Two recent works offer some powerful clues to help respond to this question. The first clue is found in the work of Duke University economist Dan Ariely, who shows how poorly people in the US estimate the incredible levels of inequality at the national level. In an article in The Atlantic, Ariely presents the striking finding that, on average, Americans wrongly estimated that the bottom 40 per cent of the population controlled about 9 per cent of total wealth and that the top 20 per cent controlled about 59 per cent of all wealth. Actually, the bottom 40 per cent possess only 0.3 per cent of wealth, while the top 20 per cent possess 84 per cent!
But Americans are not only unaware of the severity of the problem of inequality. Ariely also shows how they want a very similar, very egalitarian, distribution of wealth and income across the country regardless of their political party affiliation, income and gender — with even right-wing Republicans preferring a more egalitarian distribution than found in Sweden.
What, then, might account for the different political choices made by Democrats and Republicans, or, in this case, those who voted for Trump or not? Ariely puts forward a possible explanation:
Another reason could be politicians, who, in order to rally people to their side, try to generate feelings of greater difference and opposition – and therefore conflict – than actually exist. From this perspective one could claim that politicians obfuscate similarities by using galvanizing but elusive terms like ‘small government,’ ‘tax relief,’ and ‘freedom’.
One of the defining characteristics of both the ‘Leave’ and the Trump campaigns was their focus on immigrants from poorer countries, on attacking minorities and on nationalist slogans such putting Britain or America, respectively, ‘first’.
In this regard, Berkeley sociologist Arlie Russell Hochschild’s recent book Strangers in Their Own Land: Anger and Mourning on the American Right offers the second powerful clue to the role that inequality played in the Trump election, linking strongly to Ariely’s findings above. The main argument of her book is summarised in this article in The New Yorker:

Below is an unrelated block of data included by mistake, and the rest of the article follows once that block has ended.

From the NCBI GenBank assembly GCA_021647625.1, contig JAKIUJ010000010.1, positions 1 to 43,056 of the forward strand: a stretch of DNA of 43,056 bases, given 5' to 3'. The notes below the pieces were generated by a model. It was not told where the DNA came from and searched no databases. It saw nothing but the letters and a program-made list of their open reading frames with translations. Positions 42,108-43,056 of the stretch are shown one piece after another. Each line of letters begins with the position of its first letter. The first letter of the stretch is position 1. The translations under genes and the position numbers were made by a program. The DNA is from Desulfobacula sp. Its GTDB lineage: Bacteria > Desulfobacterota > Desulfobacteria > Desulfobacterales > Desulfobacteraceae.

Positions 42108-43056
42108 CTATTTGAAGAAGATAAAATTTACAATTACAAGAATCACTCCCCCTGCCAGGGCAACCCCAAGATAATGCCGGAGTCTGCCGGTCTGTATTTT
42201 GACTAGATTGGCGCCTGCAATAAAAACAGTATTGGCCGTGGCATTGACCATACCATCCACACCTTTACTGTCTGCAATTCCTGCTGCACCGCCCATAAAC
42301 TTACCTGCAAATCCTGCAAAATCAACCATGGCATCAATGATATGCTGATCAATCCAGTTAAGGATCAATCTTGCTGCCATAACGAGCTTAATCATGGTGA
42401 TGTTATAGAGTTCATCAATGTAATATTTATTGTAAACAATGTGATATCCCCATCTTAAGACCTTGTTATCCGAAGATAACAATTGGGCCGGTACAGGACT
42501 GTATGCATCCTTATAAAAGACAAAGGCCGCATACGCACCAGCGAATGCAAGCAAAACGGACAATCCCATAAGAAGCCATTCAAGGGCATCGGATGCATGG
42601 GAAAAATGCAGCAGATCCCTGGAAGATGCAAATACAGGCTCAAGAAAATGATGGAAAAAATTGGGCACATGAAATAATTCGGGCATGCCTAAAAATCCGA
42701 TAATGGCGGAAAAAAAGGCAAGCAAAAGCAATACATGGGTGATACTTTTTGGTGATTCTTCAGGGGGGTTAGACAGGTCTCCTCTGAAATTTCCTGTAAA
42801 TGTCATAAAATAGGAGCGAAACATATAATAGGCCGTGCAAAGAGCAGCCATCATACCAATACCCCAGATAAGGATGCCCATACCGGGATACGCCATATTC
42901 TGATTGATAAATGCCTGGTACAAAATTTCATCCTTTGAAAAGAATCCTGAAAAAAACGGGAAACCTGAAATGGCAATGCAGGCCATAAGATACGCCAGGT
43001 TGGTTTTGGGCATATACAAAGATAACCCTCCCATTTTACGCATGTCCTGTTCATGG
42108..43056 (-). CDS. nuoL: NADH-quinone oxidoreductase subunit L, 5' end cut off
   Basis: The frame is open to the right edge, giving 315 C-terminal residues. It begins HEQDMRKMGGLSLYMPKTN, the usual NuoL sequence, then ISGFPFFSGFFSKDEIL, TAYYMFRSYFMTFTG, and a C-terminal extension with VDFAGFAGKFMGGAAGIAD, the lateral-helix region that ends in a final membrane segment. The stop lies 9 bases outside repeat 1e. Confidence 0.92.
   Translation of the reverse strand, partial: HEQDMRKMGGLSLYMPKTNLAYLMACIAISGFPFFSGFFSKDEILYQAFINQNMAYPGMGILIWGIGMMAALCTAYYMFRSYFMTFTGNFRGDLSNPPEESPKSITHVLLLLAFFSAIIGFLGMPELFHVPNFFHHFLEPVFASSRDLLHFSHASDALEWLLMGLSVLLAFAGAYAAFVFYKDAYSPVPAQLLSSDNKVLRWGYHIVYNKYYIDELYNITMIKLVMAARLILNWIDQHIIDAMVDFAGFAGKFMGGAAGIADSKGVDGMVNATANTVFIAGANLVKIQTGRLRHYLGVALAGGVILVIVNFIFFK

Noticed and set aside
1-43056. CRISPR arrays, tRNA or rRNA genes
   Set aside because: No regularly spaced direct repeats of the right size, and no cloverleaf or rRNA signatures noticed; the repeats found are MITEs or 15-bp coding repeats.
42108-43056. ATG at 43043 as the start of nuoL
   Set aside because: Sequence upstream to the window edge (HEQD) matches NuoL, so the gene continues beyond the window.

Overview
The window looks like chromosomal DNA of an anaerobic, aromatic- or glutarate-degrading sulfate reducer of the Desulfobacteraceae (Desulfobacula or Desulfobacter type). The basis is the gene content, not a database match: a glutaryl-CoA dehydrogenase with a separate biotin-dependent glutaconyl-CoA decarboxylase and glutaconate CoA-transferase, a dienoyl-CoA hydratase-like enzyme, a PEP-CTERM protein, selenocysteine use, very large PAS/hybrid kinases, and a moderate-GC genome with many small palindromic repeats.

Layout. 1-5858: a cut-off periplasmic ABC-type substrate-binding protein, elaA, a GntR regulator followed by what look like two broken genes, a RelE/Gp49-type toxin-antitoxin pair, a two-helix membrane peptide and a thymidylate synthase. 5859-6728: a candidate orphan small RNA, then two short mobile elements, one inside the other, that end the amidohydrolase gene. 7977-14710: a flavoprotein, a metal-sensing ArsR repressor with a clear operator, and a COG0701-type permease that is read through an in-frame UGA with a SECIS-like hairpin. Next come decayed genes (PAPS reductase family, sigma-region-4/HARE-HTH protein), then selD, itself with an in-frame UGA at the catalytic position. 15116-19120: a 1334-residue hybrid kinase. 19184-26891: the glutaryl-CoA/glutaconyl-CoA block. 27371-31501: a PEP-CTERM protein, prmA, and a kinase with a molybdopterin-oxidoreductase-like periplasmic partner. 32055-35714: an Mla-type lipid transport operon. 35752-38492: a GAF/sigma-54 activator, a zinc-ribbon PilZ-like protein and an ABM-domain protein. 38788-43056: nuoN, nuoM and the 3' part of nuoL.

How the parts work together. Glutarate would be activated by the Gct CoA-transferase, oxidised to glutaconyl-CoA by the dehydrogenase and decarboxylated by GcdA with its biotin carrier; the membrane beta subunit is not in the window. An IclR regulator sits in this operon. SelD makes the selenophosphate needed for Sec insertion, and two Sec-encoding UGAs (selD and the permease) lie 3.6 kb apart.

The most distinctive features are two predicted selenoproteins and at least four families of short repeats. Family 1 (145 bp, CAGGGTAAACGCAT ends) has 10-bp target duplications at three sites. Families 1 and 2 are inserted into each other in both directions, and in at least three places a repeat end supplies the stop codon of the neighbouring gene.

Hochschild noticed that Tea Party enthusiasts and traditional conservatives gave her accounts of American society that boiled down to a single ‘deep story’. This story was that America, which was once characterized by hard work, was now characterized by cheating; the image that Hochschild chose was that of people cutting in line. For Hochschild’s subjects, the line-cutters were African-Americans, promoted by affirmative action, she writes, but also ‘women, immigrants, refugees, public-sector workers—where will it end? Your money is running through a liberal sympathy sieve you don’t control or agree with.’ President Obama, in this vision, was the man controlling the line, waving the line-cutters ahead – ‘their president, not your president’.
The issues underlying in this statement are fairness and economic inequality. However, the Trump campaign, and indeed the Brexit campaign too, was successful in diverting attention from the broader and more serious problem of income inequality between the upper quintile of the distribution and the rest to a more focused concern that honed in hard on income inequality amongst groups below the very richest – and then associating this with race and identity!
All of this poses a grave challenge to more progressive political movements in the US, the UK and other parts of the world that have experienced soaring levels of inequality because of global neoliberalism, and yet have become vulnerable to the populist right. It is to recognise and fully take on board the complicated ways in which the debate on inequality has been distorted into a debate about race, identity and immigration, and then turn the attention of voters back to the more acute problem of income and wealth inequality and forward towards projects of ‘re-globalisation’ and more inclusive growth.